ERIC Number: EJ1126542
Record Type: Journal
Publication Date: 2017-Jan
Charter Schools and Democratic Accountability
Henig, Jeffrey R.
State Education Standard, v17 n1 p26-29, 37 Jan 2017
In this article, Jeffrey R. Henig states that there is no strong accountability at charter schools without the strong oversight of public officials. When charter schooling first erupted on the scene, policymakers and citizens had little choice but to base their reactions on theory, ideology, or hunch. However twenty-five years in, there is still hot contestation around what the evidence shows about the nation's charter experiment and how it should be interpreted. Whether one likes or dislikes charters, two things seem reasonably clear: (1) Charters are here to stay. They are embedded in many states and communities and are protected by devoted and potent constituencies; and (2) Charters are not like the Energizer bunny: Public officials cannot simply wind them up and hope they will keep on running in the right direction. It requires charter operators and funders to make responsible choices, but it cannot depend on them alone. It also depends critically on public officials and those who elect them. A strong notion of democratic accountability calls for robust attention to the processes by which charters are approved and extended. Charter authorizers are the most direct extension of public authority, but their nature, capacity, and behavior vary widely. A commitment to strong democratic accountability requires that tough questions about competing values be discussed and decided in public institutions, like legislatures and courts, that are open to varying perspectives, subject to freedom of information requirements, oriented toward finding common ground where it exists, and committed to openly debating and resolving conflicting values and interests where it does not.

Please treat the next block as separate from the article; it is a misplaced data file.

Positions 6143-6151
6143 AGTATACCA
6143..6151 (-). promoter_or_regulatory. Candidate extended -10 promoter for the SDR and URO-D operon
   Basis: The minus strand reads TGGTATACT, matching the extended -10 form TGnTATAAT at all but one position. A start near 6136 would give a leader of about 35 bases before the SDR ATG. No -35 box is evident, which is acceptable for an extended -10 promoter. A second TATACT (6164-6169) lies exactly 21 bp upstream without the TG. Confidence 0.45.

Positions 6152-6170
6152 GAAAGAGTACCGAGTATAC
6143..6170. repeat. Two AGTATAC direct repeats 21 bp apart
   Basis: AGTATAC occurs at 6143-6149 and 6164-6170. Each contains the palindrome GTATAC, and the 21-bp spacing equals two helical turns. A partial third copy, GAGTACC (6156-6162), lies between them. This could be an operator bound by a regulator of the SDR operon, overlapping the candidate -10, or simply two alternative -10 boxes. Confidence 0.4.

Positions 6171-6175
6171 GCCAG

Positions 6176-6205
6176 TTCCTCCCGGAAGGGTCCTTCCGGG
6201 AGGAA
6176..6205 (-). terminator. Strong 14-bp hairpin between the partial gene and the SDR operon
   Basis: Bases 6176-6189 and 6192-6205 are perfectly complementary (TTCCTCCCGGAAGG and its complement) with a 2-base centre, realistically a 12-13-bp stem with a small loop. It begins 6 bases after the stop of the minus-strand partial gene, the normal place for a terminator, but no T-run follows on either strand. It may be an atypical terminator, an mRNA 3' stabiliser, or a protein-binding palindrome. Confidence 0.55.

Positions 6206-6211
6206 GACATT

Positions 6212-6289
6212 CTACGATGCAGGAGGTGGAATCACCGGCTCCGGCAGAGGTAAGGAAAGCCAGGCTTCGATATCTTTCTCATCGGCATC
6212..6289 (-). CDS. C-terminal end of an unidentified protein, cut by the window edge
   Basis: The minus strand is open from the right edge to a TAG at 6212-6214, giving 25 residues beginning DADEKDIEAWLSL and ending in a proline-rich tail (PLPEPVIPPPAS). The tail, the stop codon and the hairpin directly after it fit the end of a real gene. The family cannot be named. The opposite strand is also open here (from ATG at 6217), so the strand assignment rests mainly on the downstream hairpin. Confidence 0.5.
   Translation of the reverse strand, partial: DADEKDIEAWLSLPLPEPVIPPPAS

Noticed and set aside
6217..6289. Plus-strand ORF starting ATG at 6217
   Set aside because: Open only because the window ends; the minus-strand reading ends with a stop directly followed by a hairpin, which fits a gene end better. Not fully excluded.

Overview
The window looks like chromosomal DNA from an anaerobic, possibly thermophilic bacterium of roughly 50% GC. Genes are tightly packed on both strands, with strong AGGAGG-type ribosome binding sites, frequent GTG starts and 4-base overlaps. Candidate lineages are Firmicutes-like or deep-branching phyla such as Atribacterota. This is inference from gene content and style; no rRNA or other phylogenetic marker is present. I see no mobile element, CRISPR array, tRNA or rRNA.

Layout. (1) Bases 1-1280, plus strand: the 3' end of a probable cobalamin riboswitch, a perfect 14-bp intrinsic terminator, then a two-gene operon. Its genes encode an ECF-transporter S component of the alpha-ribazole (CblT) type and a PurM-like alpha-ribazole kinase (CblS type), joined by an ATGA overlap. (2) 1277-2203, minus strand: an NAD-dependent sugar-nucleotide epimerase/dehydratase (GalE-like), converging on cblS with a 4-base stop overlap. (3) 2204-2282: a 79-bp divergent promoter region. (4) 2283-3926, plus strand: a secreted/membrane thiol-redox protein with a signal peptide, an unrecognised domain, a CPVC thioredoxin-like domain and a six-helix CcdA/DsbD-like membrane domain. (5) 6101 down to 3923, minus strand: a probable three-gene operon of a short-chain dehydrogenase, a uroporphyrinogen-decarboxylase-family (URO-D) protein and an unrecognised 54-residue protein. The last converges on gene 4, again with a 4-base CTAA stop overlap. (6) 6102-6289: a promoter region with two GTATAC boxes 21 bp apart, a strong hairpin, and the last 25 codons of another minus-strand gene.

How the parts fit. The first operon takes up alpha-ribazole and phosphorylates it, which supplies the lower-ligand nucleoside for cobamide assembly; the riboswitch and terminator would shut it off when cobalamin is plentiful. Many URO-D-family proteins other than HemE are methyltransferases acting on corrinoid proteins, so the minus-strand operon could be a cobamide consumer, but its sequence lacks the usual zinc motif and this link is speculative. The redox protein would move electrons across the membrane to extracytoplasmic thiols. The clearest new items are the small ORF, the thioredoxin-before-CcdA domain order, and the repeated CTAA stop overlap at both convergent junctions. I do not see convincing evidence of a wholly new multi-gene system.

Descriptors: Accountability, Democratic Values, Charter Schools, School Effectiveness, Educational Practices, Politics of Education, Social Theories, Educational Vouchers, Public Schools
National Association of State Boards of Education. 2121 Crystal Drive Suite 350, Arlington, VA 22202. Tel: 800-368-5023; Tel: 703-684-4000; Fax: 703-836-2313; e-mail: email@example.com; Web site: http://www.nasbe.org
Publication Type: Journal Articles; Reports - Descriptive
Education Level: Elementary Secondary Education
Authoring Institution: N/A
Grant or Contract Numbers: N/A